The world's first wiki where authorship really matters (Nature Genetics, 2008). Due credit and reputation for authors. Imagine a global collaborative knowledge base for original thoughts. Search thousands of articles and collaborate with scientists around the globe.

wikigene or wiki gene protein drug chemical gene disease author authorship tracking collaborative publishing evolutionary knowledge reputation system wiki2.0 global collaboration genes proteins drugs chemicals diseases compound
Hoffmann, R. A wiki for the life sciences where authorship matters. Nature Genetics (2008)

A eubacterial Mycobacterium tuberculosis tRNA synthetase is eukaryote-like and resistant to a eubacterial-specific antisynthetase drug.

We report here the cloning and primary structure of Mycobacterium tuberculosis isoleucyl-tRNA synthetase. The predicted 1035-amino acid protein is significantly more similar in sequence to eukaryote cytoplasmic than to other eubacterial isoleucyl-tRNA synthetases. This similarity correlates with the enzyme being resistant to pseudomonic acid A, a potent inhibitor of Escherichia coli and other eubacterial isoleucyl-tRNA synthetases, but not of eukaryote cytoplasmic enzymes. Consistent with its eukaryote-like features, and unlike E. coli isoleucyl-tRNA synthetase, the M. tuberculosis enzyme charged yeast isoleucine tRNA. In spite of these eukaryote-like features, M. tuberculosis isoleucyl-tRNA synthetase exhibited highly specific cross-species aminoacylation, as demonstrated by its ability to complement isoleucyl-tRNA synthetase-deficient mutants of E. coli. When introduced into a pseudomonic acid-sensitive wild-type strain of E. coli, the M. tuberculosis enzyme conferred trans-dominant resistance to the drug. The results demonstrate that the sequence of a tRNA synthetase could have predictive value with respect to the interaction of that synthetase with a specific inhibitor. The results also demonstrate that mobilization of a pathogen's gene for a drug-resistant protein target can spread resistance to other, normally drug-sensitive pathogens infecting the same host.[1]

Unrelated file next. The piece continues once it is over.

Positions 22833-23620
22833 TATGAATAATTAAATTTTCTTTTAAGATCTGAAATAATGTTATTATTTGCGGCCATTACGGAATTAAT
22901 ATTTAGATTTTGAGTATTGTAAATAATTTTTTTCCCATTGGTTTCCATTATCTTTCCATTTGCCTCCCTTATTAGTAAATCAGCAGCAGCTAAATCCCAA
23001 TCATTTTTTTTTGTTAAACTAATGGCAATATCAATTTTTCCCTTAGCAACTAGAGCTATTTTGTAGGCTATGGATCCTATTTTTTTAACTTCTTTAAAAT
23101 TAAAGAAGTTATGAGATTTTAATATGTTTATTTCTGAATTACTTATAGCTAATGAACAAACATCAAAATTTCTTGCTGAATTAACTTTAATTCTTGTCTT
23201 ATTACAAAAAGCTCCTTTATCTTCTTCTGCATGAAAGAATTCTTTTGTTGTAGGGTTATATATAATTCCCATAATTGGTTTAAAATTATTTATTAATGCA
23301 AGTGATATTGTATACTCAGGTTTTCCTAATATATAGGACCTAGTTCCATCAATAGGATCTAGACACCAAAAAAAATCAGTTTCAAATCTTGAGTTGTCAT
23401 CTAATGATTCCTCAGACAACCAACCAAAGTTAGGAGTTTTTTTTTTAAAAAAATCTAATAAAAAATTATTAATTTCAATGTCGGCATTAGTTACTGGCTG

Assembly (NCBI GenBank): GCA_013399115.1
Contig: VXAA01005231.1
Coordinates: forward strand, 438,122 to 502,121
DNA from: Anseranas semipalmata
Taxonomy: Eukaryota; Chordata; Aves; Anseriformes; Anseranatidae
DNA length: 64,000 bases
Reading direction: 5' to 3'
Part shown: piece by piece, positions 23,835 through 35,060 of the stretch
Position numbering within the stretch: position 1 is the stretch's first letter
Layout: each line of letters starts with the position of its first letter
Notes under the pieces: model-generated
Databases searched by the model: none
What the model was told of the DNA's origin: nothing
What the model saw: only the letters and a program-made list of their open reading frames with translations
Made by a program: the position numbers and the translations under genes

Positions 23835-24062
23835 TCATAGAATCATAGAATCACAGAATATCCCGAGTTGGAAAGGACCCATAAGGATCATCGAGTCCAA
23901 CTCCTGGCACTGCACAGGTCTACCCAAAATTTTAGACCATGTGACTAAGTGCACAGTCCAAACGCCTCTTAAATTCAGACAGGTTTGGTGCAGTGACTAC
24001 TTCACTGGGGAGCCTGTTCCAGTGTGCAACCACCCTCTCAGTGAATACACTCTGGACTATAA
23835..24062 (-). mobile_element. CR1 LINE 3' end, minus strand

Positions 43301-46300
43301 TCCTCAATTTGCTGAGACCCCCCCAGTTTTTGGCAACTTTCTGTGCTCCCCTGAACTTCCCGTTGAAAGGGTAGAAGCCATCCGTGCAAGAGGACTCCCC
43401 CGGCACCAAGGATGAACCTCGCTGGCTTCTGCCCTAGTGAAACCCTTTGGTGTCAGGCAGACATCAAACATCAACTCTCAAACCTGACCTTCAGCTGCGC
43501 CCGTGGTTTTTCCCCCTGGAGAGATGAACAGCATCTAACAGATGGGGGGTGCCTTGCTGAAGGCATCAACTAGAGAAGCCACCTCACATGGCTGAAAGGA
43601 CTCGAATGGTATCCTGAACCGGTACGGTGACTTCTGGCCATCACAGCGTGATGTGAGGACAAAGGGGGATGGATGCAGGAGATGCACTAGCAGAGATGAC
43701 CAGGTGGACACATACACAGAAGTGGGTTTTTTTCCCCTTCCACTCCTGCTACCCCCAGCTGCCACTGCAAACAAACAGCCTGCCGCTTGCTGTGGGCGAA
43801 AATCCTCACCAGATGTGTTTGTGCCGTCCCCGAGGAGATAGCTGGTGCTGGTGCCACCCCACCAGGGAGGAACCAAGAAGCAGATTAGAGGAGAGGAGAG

WikiGenes - Universities